DES MOINES, Iowa -- Eric Krohn has been a tow truck operator most of his life.
"You never really know what you're going to run into."
The view from his "office" consists of two lanes and dozens of cars and trucks barreling towards him.
"You know, like this," he says, motioning toward a semi just inches from his window. "You’re right here and there’s nothing you can do."
Krohn says helping people is the best part of his job. The worst part of it?
"You don't know if you're going to go home at night."
Take the time an SUV nearly hit him as he tried to hook up a mini-van, stalled next to a guard rail. He says he was forced to roll under the van in order to dodge the SUV.
Nationwide, at least eight tow truck operators were killed on the job last year and seven law enforcement officers were struck and killed in the line of duty. In Iowa alone, four state troopers have been hit in the last year. Fortunately, all of them survived.
Iowa law requires motorists to move into a lane not adjacent to emergency, recovery and maintenance vehicles when lights are flashing. If that's not possible, motorists are supposed to slow down, reducing their speed to less than the speed limit. The fine for violating the "Move Over, Slow Down" law was increased from $50 to $100 in 2012, after two tow truck operators, Jesse Inman and Daniel Walsh, were killed in an accident on Interstate-80 near Grinnell.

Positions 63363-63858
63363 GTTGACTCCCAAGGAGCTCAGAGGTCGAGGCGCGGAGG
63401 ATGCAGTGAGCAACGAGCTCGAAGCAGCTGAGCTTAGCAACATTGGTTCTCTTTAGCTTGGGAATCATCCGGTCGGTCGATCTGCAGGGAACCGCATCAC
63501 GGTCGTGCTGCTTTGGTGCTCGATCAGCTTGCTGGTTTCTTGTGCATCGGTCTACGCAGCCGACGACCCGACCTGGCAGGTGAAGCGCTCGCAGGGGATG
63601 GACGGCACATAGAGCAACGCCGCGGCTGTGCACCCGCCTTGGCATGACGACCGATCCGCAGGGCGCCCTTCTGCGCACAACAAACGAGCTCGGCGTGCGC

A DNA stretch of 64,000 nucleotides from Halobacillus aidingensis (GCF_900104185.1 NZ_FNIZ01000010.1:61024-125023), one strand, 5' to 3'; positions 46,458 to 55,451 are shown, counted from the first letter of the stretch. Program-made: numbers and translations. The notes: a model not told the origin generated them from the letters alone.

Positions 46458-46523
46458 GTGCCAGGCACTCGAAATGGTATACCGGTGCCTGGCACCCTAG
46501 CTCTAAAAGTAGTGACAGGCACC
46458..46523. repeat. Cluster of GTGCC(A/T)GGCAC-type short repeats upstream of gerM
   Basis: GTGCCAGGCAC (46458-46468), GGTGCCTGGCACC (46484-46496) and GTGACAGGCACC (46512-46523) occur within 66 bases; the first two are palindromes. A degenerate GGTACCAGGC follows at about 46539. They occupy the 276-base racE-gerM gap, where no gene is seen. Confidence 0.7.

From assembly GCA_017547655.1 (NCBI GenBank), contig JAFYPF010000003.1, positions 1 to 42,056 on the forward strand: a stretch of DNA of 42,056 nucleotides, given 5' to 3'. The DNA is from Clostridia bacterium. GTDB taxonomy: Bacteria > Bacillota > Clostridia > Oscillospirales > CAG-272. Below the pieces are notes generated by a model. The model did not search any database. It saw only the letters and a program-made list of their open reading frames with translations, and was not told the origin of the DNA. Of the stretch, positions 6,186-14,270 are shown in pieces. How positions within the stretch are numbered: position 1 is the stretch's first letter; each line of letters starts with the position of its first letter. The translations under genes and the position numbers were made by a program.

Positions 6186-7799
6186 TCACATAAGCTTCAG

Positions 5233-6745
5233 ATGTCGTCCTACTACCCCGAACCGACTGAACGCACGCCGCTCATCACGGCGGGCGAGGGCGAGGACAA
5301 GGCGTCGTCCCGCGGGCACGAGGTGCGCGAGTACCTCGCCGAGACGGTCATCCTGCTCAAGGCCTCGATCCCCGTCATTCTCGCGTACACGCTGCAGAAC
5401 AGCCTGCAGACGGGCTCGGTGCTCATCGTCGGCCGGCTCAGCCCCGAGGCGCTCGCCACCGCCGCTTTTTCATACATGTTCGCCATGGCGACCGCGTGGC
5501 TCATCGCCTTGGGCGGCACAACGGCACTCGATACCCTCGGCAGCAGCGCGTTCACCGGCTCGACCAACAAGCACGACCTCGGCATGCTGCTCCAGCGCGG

Inman and Walsh were hooking up a semi when another semi side-swiped it. Inman was caught in what tow truck operators call the "kill zone," an area between the wrecker and the vehicle being towed.
Inman's widow, Lisa will never forget the knock on her door that night.
"It was a state trooper and then two of his co-workers were with him."
Jesse Inman left behind three daughters. Lisa Inman cherishes the one picture she has of her husband holding their youngest, Brin.
"It’s really hard. He misses so much, especially with my little one. I mean, she was 10-weeks-old and she never got a chance to meet her father."
Julie Hanifen, the President of Hanifen Towing, won't forget the accident either. Inman and Walsh were also part of the Hanifen family.
"That day in September," says Hanifen holding back tears. "That’s the hardest thing this company has ever had to experience. I don’t want that to ever happen again to any of my drivers or anybody else’s drivers."
Hanifen was instrumental in strengthening the "Move Over, Slow Down" law, but she recognizes it's hard to enforce.
"Because if we’re alongside the road and there’s an officer behind us and someone doesn’t move over and they leave to give them a ticket, they leave me exposed. So, it’s a toss-up. Is it worth leaving to give that person a ticket or to keep me protected?"
The Iowa State Patrol says it conducts periodic "Move Over, Slow Down" enforcement projects from the air. Des Moines Police say they look for violators during speed enforcement stings, but Hanifen believes the roads are more dangerous than ever.
"There’s so many distractions for drivers anymore – between cell phones, texting, eating."
Efforts to issue tickets via cameras, mounted on tow trucks and emergency vehicles haven't been approved, but Hanifen is hopeful they might be, someday. Lisa Inman would like the law already on the books, fully enforced.
"You gotta think more about the people around you," says Inman.
It's too late for her family, but she says it would help those with loved ones still on the road.
"They have families to go home to. I have three little girls that don’t get a chance to see their dad."